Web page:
Decoding S-Class Data

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Data Format

S-Class data is delivered as a large bit map. The number of bits varies depending on the complexity of the area covered by the describer. All my work has been on the new M1 describer in Liverpool, where the S-Class data consists of just 8 bytes or 64 bits, but some describers have a much wider range.

It is important to realise that although the S-Class messages provide the data in bytes, each byte contains 8 bits and these may refer to 8 independent pieces of signalling equipment. For example, on receipt of a message with address 02 and data e8 you need to break the e8 down into a bit map - 11101000 in this case - and then deal with the eight different values.

If your describer has more than 10 bytes you will need to remember that the address is in hexadecimal, so the byte after byte 09 is byte 0a, and not 10.

Bit Identities

We need a way of labelling the bits for the purposes of documentation. I don't know how the signalling engineers do this (Anyone??) so for the time being I will number the bits of each byte from 0 to 7 with 0 being the LSB, and then append this to the address. Thus the data from the M1 describer runs from 00 0 to 07 7

Understanding the TD Data

To make use of the full TD data stream we need two things:

  1. A track diagram showing the location of all signals and their numbers. If you know someone on the railway they might let you see what is known as a "Yellow Peril", if not then a rover ticket and a notepad will allow you draw your own. With just this, you can now understand most of the C-Class messages, and can watch trains moving about the system. You will soon notice that the berth number is closely related to the signal number - in my area berth 3585 is on the approach side of signal LL3585.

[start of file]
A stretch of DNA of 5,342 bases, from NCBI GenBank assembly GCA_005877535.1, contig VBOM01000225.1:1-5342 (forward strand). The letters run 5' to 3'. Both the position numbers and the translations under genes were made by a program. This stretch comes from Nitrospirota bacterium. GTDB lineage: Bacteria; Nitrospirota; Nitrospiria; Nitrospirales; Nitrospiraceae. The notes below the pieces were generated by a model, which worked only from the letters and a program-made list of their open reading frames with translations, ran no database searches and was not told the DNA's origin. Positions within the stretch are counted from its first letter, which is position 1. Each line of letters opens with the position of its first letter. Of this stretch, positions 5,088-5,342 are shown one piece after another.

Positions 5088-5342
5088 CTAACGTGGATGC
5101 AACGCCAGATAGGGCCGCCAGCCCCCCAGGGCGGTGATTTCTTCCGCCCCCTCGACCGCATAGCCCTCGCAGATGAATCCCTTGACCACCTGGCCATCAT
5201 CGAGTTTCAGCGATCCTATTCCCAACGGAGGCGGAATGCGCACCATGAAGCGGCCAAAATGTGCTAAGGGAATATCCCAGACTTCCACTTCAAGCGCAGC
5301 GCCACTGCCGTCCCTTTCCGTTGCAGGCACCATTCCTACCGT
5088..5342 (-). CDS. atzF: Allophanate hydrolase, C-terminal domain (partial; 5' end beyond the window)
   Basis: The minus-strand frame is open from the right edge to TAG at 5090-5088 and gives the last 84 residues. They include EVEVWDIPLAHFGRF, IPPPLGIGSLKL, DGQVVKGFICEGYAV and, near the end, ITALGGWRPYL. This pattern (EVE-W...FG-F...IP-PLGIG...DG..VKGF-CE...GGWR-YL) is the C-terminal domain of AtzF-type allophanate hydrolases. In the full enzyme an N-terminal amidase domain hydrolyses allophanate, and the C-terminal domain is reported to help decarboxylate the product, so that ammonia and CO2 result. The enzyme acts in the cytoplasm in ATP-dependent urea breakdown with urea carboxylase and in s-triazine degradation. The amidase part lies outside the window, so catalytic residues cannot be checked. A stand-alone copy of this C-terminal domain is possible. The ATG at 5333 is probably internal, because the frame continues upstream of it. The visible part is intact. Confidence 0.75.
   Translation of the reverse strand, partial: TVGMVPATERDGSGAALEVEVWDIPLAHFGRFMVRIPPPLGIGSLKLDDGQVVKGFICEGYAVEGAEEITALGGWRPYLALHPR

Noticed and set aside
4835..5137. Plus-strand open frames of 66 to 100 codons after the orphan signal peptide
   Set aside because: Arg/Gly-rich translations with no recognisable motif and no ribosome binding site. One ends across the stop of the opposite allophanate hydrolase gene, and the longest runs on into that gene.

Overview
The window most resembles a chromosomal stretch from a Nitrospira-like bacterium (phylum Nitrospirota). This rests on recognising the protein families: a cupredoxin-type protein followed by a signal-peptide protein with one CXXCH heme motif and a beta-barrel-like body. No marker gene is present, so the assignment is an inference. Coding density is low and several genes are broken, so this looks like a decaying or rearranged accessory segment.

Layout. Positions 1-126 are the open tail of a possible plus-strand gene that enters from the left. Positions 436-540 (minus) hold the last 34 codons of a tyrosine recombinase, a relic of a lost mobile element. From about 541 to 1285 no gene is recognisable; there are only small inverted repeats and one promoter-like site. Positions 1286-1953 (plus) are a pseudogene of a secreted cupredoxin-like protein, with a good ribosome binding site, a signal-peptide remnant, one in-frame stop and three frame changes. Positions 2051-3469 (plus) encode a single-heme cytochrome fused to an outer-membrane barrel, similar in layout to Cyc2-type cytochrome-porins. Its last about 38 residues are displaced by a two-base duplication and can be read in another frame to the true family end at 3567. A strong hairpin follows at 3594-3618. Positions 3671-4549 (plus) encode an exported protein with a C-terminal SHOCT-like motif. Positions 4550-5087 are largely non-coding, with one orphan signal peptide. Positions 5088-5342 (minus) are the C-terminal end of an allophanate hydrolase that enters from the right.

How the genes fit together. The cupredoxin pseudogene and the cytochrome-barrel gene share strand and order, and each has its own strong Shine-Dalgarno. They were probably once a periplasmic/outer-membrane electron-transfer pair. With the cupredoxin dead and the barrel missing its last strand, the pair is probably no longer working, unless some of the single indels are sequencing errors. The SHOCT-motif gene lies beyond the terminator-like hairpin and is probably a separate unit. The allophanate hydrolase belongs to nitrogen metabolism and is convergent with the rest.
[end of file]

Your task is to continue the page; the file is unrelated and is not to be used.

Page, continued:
2. Next, we need a list of all the signalling bits and what they mean. Again, a friend on the railway might be able to help you but if not, the information can, with a bit of effort, be deduced from the data feed, and that is what the main part of this page is about.

Deducing The S-Class Decode

Warning: So far I have only worked on the M1 describer, so it may turn out that some of my assumptions do not apply to other describers. I hope you'll let us know!


Before we start, we need a couple of things. Firstly, a track diagram showing all signals and their numbers. I'm afraid there's no substitute for this, and if you haven't got one it's time to get out with a rover ticket. Secondly, obviously, we need access to the data feed from the describer. You can develop your own software or use someone else's - Mine is open source at


It is important that the software logs the messages received in some kind of human readable format. This is no use for driving a real time signalling diagram but it's essential for the decoding operation, unless you're the kind of person who can see e8 change to c8 and immediately know that bit 5 has cleared.

Here's an example of the log produced by my system:

25/08/14 15:16:33Z ] (Timestamp 25/08/14 15:16:32Z) SF: 02 = fd [fe fe fd 13 00 67 09 00]
25/08/14 15:16:55Z ] (Timestamp 25/08/14 15:16:54Z) CA: 2F39 from 3581 to 3585
25/08/14 15:16:55Z ] (Timestamp 25/08/14 15:16:55Z) SF: 01 = fa [fe fa fd 13 00 67 09 00]  Bit 01 2 = 0
25/08/14 15:17:02Z ] (Timestamp 25/08/14 15:17:02Z) CA: 1E76 from E300 to E298
25/08/14 15:17:04Z ] (Timestamp 25/08/14 15:17:03Z) CA: 2F52 from 3754 to 3750
25/08/14 15:17:04Z ] (Timestamp 25/08/14 15:17:03Z) SF: 03 = 11 [fe fa fd 11 00 67 09 00]  Bit 03 1 = 0
25/08/14 15:17:09Z ] (Timestamp 25/08/14 15:17:09Z) SF: 01 = fb [fe fb fd 11 00 67 09 00]  Bit 01 0 = 1
25/08/14 15:17:10Z ] (Timestamp 25/08/14 15:17:09Z) SF: 00 = fe [fe fb fd 11 00 67 09 00]